Are You Reasonable About Religion?
1, 2. What is the attitude of some persons toward religion?
TODAY, when approached about religion, many people say: “I’m busy. I don’t have time to discuss religion. I have been to worship this week and that is enough.” Others feel that one’s religion is strictly his own business and that, while other things, even politics, may be discussed, a discussion of religion is in bad taste and is taboo.
2 Is this a reasonable attitude to assume? Is it practical and really wise? Is religion something that we can have apart from our everyday lives and actions and that will not affect our conversation? What attitude toward religion is reasonable?
3. What superiority does the faculty of reason give man over lower animals?
3 Man has the faculty of reason. Through reason he is able to assemble facts in an orderly way, to get understanding, to build upon his own knowledge and upon the accumulated knowledge of his forefathers and to progress. Lower animals do not have this ability. A cow is able to see the things about her, but able to draw only a few, if any, inferences from them. She is no more advanced in knowledge and understanding of the universe than her ancestors thousands of years ago.
4. For what purposes must man use reasoning ability, and what is the most important use of it?
4 Man certainly has great superiority because of his ability to reason. Then why not use this reasoning power in every line of endeavor? Most persons will acknowledge that if anyone wishes to make a success of any business, trade or profession, he first must have knowledge of it. He must have wisdom, discernment and shrewdness. He must constantly use his reasoning ability. How much more the need for reasoning in those things that mean his life, his happiness and welfare and that of his family! In the matters of standards and principles and in his religion he must be reasonable, discerning, shrewd and practical.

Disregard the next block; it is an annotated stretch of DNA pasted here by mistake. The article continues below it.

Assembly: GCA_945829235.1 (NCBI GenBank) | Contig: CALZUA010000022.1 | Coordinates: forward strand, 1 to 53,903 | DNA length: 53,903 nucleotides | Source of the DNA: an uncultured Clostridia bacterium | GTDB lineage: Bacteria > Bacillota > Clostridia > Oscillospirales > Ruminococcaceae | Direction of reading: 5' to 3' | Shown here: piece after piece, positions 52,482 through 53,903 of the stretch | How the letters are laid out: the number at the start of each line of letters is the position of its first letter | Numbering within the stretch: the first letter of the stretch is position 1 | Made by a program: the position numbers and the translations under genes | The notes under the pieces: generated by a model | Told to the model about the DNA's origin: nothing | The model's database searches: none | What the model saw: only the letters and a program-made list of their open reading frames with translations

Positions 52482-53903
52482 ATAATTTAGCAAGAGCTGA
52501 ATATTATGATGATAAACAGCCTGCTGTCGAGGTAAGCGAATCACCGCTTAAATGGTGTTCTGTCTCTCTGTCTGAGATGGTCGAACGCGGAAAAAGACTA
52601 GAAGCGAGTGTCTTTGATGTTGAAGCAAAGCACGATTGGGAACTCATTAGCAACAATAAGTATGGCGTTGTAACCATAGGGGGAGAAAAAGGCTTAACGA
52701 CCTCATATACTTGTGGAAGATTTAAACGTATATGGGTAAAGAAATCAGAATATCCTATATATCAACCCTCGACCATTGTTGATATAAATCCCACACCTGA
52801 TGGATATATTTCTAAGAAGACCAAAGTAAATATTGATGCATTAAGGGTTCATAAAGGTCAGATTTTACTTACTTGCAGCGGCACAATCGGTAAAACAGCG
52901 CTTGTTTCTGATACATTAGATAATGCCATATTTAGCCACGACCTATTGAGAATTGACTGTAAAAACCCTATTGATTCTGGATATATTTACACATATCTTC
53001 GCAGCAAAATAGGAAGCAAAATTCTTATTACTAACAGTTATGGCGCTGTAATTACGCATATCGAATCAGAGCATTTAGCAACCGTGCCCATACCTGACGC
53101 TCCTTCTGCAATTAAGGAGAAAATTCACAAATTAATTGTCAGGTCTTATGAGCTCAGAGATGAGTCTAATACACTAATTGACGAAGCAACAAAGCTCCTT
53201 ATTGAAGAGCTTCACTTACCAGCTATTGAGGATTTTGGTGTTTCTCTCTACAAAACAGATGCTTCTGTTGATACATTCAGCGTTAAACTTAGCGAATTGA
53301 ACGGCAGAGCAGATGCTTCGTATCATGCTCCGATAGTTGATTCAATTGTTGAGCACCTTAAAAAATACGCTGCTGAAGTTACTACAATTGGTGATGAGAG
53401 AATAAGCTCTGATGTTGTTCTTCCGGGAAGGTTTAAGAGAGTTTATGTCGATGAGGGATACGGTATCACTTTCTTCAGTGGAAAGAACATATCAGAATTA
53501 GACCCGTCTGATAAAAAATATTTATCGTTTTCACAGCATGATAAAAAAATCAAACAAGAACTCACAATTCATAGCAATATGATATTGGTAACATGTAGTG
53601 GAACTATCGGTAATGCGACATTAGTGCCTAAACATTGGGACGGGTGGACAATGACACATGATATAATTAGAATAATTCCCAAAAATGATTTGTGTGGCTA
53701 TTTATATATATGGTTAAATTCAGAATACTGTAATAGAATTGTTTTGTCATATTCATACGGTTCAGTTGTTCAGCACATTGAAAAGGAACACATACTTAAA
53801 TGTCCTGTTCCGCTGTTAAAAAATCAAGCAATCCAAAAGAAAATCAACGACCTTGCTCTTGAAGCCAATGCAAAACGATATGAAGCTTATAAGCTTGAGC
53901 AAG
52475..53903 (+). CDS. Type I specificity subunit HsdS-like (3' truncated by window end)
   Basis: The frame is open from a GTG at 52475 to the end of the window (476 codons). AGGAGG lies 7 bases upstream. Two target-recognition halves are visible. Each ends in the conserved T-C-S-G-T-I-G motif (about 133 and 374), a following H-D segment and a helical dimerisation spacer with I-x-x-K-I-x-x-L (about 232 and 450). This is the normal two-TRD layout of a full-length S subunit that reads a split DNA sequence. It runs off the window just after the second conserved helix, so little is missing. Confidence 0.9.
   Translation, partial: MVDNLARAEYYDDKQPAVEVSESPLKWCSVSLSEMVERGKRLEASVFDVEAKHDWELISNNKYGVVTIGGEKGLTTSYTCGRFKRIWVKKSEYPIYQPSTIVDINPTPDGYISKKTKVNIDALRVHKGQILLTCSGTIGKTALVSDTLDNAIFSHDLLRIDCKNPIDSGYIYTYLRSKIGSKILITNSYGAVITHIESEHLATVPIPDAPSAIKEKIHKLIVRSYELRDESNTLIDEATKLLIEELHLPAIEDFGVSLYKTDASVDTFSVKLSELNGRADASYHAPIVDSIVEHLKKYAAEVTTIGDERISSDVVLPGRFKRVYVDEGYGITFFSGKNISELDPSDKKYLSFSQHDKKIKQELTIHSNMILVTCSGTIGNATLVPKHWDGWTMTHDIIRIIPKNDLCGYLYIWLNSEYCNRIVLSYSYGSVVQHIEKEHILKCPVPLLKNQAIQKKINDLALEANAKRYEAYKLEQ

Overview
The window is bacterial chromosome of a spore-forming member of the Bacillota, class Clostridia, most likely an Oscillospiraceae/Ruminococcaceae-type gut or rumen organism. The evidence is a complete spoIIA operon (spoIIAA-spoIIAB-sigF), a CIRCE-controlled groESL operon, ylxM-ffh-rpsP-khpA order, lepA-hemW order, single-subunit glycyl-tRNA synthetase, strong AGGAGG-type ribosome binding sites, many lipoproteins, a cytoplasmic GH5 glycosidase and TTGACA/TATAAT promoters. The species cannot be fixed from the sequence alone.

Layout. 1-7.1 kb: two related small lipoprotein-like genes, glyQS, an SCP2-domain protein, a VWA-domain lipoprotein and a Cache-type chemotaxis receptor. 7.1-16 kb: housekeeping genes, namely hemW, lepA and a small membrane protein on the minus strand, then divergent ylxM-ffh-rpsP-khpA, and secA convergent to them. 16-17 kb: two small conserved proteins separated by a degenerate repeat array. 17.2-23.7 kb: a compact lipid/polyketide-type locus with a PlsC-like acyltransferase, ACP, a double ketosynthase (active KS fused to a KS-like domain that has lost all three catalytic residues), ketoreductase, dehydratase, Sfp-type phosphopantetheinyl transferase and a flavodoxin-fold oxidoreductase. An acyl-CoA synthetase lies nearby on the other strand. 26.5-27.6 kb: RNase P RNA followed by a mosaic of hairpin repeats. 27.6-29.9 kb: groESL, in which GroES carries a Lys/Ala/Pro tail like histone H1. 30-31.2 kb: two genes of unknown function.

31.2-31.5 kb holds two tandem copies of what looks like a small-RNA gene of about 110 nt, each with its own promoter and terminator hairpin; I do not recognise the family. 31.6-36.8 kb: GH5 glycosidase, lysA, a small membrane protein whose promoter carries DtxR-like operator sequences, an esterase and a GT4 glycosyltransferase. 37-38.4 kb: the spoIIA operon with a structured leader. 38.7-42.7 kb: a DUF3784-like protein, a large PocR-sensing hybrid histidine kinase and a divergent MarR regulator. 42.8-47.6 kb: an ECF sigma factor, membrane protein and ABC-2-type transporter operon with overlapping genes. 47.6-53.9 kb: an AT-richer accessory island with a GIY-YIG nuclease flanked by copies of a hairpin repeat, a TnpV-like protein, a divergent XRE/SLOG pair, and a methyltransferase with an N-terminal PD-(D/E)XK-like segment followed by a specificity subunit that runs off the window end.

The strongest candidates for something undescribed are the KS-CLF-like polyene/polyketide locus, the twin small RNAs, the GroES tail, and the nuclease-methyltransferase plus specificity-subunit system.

5. In what way may a man, by not being reasonable, work hard for success and yet be unsuccessful?
5 A man may be a highly successful businessman. He is able to supply his family with material needs and may see that they get the best of things. He looks carefully to the quality of the things he provides for his family. He spends virtually all his time in his work and in making these provisions. But at the same time he may leave the training in vital matters of faith, life and religion—his family’s spiritual welfare—to others. He may be paying others to care for this, rather than seeing to it himself. He is, with all his “success,” unreasonable and proves to be actually unsuccessful. Material things, including even a secular education, do not ensure real success.
6. Through what unreasonable course are many families unhappy?
6 Many families have seen their children, for whom they have provided well materially, even educationally, become delinquents. These children are spiritually bankrupt because of their parents’ lack of reasonableness in overlooking their spiritual training. Some may have had no religion. In other cases the children accepted, without reasoning, the religion of their parents, or perhaps they were allowed to make their own choice, but whether this religion or course of action was truly leading them in the way of worship of God and the following of righteous standards or not was not reasoned on. These parents did not reason deeply enough to see that religion is serious, something that must be constantly spoken of and exemplified, and that they should obey the Bible’s command to “inculcate [God’s words] in your son and speak of them when you sit in your house and when you walk on the road and when you lie down and when you get up.” They, if looking back with sound reasoning, could see that their failure was in not “bringing [their children] up in the discipline and authoritative advice of Jehovah.”—Deut. 6:7; Eph. 6:4.